It Wouldn't Hurt Brands to Put a Little Sell in Their Songs

Why Don't Advertisers Teach the World to Sing Anymore?

By Published on .

Dear Rance,

I enjoyed your Opinion piece on music in the Feb. 4 issue of Advertising Age. And I would agree with the headline writer that "music might be the most crucial element in your commercial mix." This is true for the reasons you state -- music gets attention and it can strike the right emotional chord. But used to its full advantage, music can do a whole lot more, especially if the advertiser is willing to invest in original music created specifically for a brand.

Keith Reinhard
Keith Reinhard
Back when we used songs that were written not only for a brand, but about a brand, music put the advertiser's name in the minds and on the lips of consumers. You simply couldn't recall the tune to "You Deserve a Break Today" without completing the phrase "at McDonald's." The same was true with jingle lines like "I am stuck on Band-Aids" and "I wish I were an Oscar Mayer Weiner," or even more famously, "I'd like to buy the world a Coke."

In the same way, we used original music to make sure people remembered an advertiser's promise. An example that's been around since the "70s is, "Like a Good Neighbor, State Farm Is There." That line has become so familiar that now the insurer's promise can be recalled by simply playing the last four notes of the original tune, which was written by Barry Manilow.

These days, it seems that writing jingles about brands -- naming the actual product in a lyric -- is out of style. But writing an original song for an advertiser can still assure that sentiments expressed are associated exclusively with the brand that commissioned the music. A good example is the song "Run to You," written specifically for a Nike music video about longing so strong it powers two young lovers to run halfway across the country to meet each other. I'm told the song was a collaboration between Wieden & Kennedy and the music house Beta Petrol, and when I last checked, the Nike music video had been viewed more than 2.5 million times on YouTube.

The benefits of tying an original song to a General Motors brand are dramatically evident in a Facebook comment: "I love this song and I love Chevy. Awesome job on the song. I listened to it while on my family road trip with my black 2010 Chevy HHRLT." The comment, signed by "Chevy Girl," referred to an original song titled "Need You," written for a Chevrolet spot crafted by Spike DDB in 2010.

As soon as it aired, GM's social-media channels were overwhelmed by requests for the song, which consumers couldn't find on iTunes. GM and the agency sensed the opportunity and brought the artist, Jacob Steele, back into the studio to record a three-minute version of the song, which GM then provided free to its customers.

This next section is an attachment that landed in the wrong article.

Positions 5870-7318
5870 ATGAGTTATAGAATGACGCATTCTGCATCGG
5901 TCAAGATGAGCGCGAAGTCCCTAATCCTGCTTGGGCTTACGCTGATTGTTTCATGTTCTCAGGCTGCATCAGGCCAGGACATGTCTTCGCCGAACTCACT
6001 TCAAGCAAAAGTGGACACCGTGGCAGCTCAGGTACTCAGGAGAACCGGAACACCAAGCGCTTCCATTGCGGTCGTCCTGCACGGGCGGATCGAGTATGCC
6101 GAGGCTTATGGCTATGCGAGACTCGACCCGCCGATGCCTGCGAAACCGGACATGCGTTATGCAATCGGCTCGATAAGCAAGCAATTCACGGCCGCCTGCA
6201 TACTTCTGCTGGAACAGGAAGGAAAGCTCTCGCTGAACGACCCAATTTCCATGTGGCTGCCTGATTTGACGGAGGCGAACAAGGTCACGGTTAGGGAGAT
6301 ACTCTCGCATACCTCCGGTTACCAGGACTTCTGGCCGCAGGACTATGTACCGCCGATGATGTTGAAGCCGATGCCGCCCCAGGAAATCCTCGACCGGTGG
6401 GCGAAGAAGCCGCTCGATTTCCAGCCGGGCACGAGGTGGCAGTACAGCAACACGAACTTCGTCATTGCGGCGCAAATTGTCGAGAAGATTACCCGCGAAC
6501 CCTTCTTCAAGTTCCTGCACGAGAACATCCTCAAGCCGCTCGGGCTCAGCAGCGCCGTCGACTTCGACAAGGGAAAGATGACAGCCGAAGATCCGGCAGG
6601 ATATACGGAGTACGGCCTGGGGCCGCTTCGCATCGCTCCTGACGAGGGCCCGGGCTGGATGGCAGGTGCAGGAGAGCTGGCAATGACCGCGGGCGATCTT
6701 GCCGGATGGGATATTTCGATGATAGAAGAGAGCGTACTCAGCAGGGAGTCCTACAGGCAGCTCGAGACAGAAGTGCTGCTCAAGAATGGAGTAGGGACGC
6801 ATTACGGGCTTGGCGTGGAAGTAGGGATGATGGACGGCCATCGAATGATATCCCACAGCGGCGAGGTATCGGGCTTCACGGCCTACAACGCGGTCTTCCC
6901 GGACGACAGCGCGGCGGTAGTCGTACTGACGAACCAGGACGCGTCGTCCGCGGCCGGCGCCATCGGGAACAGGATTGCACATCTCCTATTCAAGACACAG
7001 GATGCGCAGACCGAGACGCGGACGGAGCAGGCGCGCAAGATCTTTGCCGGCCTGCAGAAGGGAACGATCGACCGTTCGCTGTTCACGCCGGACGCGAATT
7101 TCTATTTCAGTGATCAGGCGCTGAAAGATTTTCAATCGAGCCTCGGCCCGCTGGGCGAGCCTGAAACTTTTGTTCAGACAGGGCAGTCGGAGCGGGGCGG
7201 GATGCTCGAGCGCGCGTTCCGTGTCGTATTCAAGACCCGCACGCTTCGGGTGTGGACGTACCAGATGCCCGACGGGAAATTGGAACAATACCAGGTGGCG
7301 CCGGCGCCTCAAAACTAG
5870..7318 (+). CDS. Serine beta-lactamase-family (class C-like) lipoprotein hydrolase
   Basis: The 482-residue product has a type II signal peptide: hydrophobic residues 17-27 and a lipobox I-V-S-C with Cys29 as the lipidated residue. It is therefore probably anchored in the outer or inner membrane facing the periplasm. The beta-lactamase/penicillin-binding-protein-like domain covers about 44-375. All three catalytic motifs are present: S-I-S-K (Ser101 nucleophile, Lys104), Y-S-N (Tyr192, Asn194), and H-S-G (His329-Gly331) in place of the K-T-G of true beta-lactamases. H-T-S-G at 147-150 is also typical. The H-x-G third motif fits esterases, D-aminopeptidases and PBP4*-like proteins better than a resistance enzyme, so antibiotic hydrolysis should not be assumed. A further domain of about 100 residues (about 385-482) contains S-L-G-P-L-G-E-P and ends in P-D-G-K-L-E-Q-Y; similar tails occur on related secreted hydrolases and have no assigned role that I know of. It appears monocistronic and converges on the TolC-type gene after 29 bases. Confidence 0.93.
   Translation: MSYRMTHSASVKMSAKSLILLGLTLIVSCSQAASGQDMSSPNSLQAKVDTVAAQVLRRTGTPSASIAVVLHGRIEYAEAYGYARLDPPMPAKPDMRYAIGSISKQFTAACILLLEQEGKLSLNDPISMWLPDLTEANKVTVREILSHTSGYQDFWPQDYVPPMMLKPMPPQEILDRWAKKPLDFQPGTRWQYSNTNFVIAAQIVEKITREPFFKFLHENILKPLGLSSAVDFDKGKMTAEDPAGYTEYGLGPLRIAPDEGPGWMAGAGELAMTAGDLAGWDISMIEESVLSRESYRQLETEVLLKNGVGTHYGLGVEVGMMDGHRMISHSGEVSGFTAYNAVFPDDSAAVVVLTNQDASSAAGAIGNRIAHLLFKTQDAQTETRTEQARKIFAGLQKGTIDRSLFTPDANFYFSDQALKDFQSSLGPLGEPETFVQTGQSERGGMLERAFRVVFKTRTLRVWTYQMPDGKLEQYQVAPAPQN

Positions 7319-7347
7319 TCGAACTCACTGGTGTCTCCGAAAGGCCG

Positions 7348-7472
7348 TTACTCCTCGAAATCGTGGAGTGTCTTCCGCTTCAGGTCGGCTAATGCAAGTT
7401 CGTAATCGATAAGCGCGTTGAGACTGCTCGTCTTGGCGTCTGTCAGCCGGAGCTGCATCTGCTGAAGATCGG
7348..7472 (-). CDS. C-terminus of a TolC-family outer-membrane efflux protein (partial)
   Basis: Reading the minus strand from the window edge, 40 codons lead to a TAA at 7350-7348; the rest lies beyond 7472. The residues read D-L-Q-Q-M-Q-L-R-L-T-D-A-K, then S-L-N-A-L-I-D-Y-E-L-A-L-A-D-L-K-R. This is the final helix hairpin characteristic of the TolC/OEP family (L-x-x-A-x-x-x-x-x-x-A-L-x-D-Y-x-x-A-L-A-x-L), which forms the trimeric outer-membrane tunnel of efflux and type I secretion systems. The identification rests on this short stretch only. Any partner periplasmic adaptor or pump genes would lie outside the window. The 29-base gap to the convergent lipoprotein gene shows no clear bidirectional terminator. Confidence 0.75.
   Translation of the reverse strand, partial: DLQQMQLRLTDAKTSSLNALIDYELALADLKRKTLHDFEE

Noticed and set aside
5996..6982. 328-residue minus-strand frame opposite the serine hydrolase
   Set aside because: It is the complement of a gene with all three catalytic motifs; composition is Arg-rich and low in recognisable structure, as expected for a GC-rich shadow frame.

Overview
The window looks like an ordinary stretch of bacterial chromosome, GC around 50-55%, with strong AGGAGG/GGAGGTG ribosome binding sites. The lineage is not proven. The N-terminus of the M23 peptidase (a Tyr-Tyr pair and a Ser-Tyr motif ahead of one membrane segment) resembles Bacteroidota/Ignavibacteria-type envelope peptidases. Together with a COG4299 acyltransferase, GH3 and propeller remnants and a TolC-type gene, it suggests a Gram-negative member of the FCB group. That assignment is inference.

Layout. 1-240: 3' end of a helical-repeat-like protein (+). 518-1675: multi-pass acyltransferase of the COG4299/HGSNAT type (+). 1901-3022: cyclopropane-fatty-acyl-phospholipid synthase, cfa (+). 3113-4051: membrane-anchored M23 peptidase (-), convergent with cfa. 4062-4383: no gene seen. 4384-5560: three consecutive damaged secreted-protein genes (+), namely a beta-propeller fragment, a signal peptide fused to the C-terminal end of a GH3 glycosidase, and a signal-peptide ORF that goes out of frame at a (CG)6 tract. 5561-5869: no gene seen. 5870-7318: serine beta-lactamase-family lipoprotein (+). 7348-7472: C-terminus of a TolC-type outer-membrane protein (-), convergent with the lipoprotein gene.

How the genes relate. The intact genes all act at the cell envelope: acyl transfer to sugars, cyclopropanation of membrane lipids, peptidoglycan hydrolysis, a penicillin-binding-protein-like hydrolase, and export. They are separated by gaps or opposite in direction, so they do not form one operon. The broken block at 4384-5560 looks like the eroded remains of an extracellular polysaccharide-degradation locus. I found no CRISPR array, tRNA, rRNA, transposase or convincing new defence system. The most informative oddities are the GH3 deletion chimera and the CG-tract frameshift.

Chevy Girl's comment leads to something else original music can do well. We used to call it "image transfer." When listeners hear an established advertising song on the radio or when they hum the tune while showering, the images of the advertiser's TV campaign are replayed vividly in the mind. Borrowing an existing pop tune runs the risk of transferring images of the artist whose music is borrowed instead of images of the brand that borrowed it.

There's a place for borrowed music, especially if it's reworked to fit an advertiser's special needs. For a spot that paid tribute to the victims and heroes of Sept. 11, State Farm used a children's chorus cover of "Empire State of Mind" by Jay-Z and Alicia Keys. The track was made available on iTunes and Amazon with a percentage of revenue donated to the New York Fireman's Fund.

But I want to call attention to the benefits of original music and the kind of advantages we used to enjoy before we could simply Google to find an existing song that supposedly fit our client's strategy.

Lest I be accused of wallowing in "misty water-colored memories of the way we were," I'd be interested in hearing from present-day creative people as to why we've moved away from writing original jingles and advertising songs. Is it because advertisers see borrowing a hit song as more of a sure thing than taking a chance on an untested original? Is it because we lack the time or patience to establish an original song and make a brand's promise part of pop culture? Is it because of shorter commercial lengths or the lesser importance of radio in launching and sustaining an advertising campaign?

Meanwhile, Rance, I stand by the words of a country song we wrote back in the "80s about why advertisers should use music. We produced it in collaboration with a Chicago music house called Comtrack. It was titled "Put a Sell in Your Song." Buy me a drink and I might even sing it for you.

Usin' music in your spot
Cuts the copy down a lot
Gives your proposition power
When they sing it in the shower
Usin' music in your ads
Has "em dancin' "cross the land
And you're steppin' out from all them other brands.

(Chorus) That's with a song in your sell
And a little sell in your song
You can sing your product's praises

On TV all night long
Twelve ways better, four times longer
New improved, and ever and ever stronger
It's the great American sing-along
With a little sell in your song!



Keith Reinhard is chairman emeritus of DDB Worldwide

In this article:
Most Popular